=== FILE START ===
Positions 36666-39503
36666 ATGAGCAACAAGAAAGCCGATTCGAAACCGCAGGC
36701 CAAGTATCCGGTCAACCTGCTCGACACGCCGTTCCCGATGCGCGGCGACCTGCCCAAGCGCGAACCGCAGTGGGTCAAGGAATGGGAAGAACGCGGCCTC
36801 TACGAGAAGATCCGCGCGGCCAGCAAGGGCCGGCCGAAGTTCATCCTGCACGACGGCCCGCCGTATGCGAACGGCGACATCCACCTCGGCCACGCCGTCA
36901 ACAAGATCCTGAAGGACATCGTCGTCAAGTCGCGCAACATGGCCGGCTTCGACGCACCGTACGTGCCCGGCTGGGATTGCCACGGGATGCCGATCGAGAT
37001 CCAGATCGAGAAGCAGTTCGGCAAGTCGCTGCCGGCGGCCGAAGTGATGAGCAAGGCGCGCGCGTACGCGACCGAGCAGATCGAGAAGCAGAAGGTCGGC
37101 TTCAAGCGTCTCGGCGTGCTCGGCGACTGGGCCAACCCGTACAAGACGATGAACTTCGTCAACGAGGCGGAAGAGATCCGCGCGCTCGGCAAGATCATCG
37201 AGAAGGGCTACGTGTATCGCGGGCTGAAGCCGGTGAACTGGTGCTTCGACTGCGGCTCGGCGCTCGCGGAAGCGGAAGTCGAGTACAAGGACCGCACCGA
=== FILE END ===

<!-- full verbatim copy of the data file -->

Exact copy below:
Positions 36666-39503
36666 ATGAGCAACAAGAAAGCCGATTCGAAACCGCAGGC
36701 CAAGTATCCGGTCAACCTGCTCGACACGCCGTTCCCGATGCGCGGCGACCTGCCCAAGCGCGAACCGCAGTGGGTCAAGGAATGGGAAGAACGCGGCCTC
36801 TACGAGAAGATCCGCGCGGCCAGCAAGGGCCGGCCGAAGTTCATCCTGCACGACGGCCCGCCGTATGCGAACGGCGACATCCACCTCGGCCACGCCGTCA
36901 ACAAGATCCTGAAGGACATCGTCGTCAAGTCGCGCAACATGGCCGGCTTCGACGCACCGTACGTGCCCGGCTGGGATTGCCACGGGATGCCGATCGAGAT
37001 CCAGATCGAGAAGCAGTTCGGCAAGTCGCTGCCGGCGGCCGAAGTGATGAGCAAGGCGCGCGCGTACGCGACCGAGCAGATCGAGAAGCAGAAGGTCGGC
37101 TTCAAGCGTCTCGGCGTGCTCGGCGACTGGGCCAACCCGTACAAGACGATGAACTTCGTCAACGAGGCGGAAGAGATCCGCGCGCTCGGCAAGATCATCG
37201 AGAAGGGCTACGTGTATCGCGGGCTGAAGCCGGTGAACTGGTGCTTCGACTGCGGCTCGGCGCTCGCGGAAGCGGAAGTCGAGTACAAGGACCGCACCGA